STOF model: a ‘holistic’ view on business models

There are a lot of different business models. One example of this is the STOF model. By using a business model, value creation can be created in a systematic and structured way. A business model is a consistent description of the structural coherence of factors related to experience and being shaped by the organization. A business model is actually a kind of description of how organizations deploy and offer innovative services in an economically feasible way. Many different business models are available; here, we introducing the STOF model. The model is specifically aimed at (mobile) service innovations. STOF helps you to visualise your business model and how you collaborate with partners. A business model describes how you create, deliver, and capture value. 

By using the STOF model, four interrelated perspectives are approached:

  • service
  • technology
  • organisation
  • finance

STOF creates a shared understanding of your business model and shows how your company fits within the network of partners.

The Service domain comprises the value proposition and the market segment. Technology contains itself with the necessary technical functionality of the product. Organization contains itself with the structure of the value network. The financial aspects are considered in more detail in the Financing domain. STOF helps to visualise a company’s business model and how to collaborate with partners and describes the business model from four connected perspectives.

According Bouman et all the STOF model provides a ‘holistic’ view on business models with these four interrelated perspectives it elaborates on critical design issues that ultimately shape the business model and drive its viability. 

The advantages of using STOF is

  1. The STOF business model represents a multidisciplinary background and is based on concepts and theories from different disciplines. STOF method is a practical method and has the advantage that it focuses on a specific service concept (services and innovations) and the relevant value network that provides that service. The STOF method is not that strict and there is not a set of predefined values. And therefor it makes it possible to integrate this method in design thinking methods to develop or/ and improve new insights into the strategy of the organization. It lends itself well to link critical design factors, and therefore the factors are characteristics of an organization that describe what an organization needs to be successful and how the objectives will be achieved.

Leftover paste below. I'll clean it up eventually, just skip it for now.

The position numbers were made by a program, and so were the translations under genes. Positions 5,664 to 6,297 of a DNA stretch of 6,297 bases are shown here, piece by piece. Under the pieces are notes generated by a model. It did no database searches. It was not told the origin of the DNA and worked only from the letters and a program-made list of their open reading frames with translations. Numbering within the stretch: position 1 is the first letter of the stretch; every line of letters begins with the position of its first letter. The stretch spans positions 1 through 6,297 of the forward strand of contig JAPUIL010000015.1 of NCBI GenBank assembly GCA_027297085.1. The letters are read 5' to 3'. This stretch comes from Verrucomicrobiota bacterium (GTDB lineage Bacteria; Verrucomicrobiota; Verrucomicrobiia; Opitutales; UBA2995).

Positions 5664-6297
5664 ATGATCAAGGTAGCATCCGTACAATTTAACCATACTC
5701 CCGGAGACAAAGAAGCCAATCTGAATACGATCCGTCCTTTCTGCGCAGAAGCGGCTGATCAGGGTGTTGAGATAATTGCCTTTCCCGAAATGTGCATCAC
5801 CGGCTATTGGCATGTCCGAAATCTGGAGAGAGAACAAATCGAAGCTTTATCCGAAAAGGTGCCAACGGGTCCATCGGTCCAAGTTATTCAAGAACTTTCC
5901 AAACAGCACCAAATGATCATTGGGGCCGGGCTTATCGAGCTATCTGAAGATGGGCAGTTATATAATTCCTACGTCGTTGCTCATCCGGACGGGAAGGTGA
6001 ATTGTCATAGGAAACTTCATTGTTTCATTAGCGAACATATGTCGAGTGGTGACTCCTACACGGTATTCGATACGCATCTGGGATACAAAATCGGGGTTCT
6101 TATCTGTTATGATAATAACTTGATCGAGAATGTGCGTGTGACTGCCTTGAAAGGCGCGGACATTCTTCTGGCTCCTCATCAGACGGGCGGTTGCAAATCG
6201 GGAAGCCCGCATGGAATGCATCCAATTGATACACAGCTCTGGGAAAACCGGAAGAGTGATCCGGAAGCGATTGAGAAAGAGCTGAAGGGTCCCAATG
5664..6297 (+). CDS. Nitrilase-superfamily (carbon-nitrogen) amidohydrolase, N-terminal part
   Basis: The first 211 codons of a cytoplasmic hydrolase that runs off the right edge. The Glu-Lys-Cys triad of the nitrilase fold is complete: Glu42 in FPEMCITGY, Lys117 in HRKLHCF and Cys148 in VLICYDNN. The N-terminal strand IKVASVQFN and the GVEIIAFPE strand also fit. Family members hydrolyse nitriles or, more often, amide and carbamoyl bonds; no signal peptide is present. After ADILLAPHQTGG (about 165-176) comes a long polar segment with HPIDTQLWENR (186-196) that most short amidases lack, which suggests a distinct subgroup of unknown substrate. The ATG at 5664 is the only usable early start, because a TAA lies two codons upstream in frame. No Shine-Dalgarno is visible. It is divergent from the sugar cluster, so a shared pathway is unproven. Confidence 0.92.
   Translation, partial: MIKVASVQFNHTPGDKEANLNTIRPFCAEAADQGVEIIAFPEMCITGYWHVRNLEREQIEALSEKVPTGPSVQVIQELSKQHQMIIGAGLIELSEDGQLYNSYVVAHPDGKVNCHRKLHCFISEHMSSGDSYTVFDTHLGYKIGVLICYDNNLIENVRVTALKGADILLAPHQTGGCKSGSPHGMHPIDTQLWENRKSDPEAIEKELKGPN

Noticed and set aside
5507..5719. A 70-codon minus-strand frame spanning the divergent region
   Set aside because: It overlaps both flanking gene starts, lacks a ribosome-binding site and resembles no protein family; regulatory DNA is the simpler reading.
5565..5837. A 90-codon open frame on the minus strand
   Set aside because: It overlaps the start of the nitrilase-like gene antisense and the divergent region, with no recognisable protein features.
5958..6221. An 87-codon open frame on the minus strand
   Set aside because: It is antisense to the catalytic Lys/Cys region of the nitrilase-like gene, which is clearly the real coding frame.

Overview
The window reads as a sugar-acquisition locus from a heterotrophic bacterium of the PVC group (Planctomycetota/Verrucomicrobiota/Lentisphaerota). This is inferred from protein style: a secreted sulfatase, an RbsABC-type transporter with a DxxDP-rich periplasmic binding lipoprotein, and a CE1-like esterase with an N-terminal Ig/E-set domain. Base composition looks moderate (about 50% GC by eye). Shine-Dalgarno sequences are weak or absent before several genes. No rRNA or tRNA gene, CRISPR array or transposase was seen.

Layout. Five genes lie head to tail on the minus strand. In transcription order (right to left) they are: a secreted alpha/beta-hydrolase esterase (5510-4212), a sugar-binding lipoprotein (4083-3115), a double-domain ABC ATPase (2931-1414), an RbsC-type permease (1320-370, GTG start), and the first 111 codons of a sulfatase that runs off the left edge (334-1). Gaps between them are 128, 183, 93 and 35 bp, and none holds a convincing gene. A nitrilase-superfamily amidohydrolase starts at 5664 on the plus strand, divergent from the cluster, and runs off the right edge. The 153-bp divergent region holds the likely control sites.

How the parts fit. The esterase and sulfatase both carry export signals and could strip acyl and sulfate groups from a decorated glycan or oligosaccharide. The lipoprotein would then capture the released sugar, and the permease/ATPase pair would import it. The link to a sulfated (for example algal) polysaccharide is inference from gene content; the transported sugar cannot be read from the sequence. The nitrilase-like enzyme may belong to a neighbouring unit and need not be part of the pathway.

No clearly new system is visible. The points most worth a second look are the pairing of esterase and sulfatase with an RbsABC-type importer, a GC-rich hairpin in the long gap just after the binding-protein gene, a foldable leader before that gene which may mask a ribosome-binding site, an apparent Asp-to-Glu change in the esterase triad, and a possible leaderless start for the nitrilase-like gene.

2. The STOF model is a dynamic model. The development process from a business idea to an established business can be structured in several stages. Integrating these phases into a business model helps to understand the influence of an innovation on the strategy of the business and the business model itself.
  3. The stakeholders play a major role within the STOF model and the underlying relationships with various stakeholders can also be clearly mapped out.

Value proposition and customers

Customers and end-users

  • Who is the customer?
  • Who will pay for the service?
  • Who is the end-user?
  • Who will be using the service?

Value proposition and service offering

  • In what specific situation(s) would people want to buy or use the service (use cases)?
  • What does the service do for the customer or end-user?
  • What are the unique and distinguishing benefits of the service?
  • What is the actual offering provided to the customer or end-user?
  • What are the distinguishable elements of the service?

Architecture and systems

Technical Functionality

  • What (business) functions does the service require?
  • What is the global architecture of the service offering?

Applications (user applications running on the technological system)

  • What user applications should be running on the technological system ( e.g. for communication, interaction, content distribution, transactions)?
  • How are customer profiles and privacy managed?
  • How is secure access to, and use of, services arranged?

Partners and collaboration


  • Which business roles are required to create and deliver the service?
  • Which actors can and want to cooperate and take up the business roles?

Actors’ resources & capabilities

  • What are capabilities and resources that these actors can or should provide?
  • Which resources and capabilities are critical? Hence which actors are preferable?

Cost and revenues


  • What is the cost structure of the service?
  • Investment costs, fixed costs and variable costs?


  • What is the revenue model behind the service or product?
  • > direct payments: one-off sale, subscriptions, licenses, pay-by-tweet
  • > indirect payments: advertising, sponsoring, subsidies, commissions

Financial arrangements

  • How are investments, costs and revenues divided over the actors?

More information and success factors with the STOF-method and dozens of real-life cases in telecom, ICT, media, independent living and energy domain see for an overview, Bouwman et al, 2008

The STOF method has been developed since 2002 by the Telematica Instituut (later Novay) and TU Delft in various research projects, such as Freeband, BiTa and B4U. See: Bouwman, de Vos & Haaker (2008); Faber & de Vos (2008) and Haaker (2012). The description of the STOF method here is largely based on a summary given in Van Vliet et al. (2014)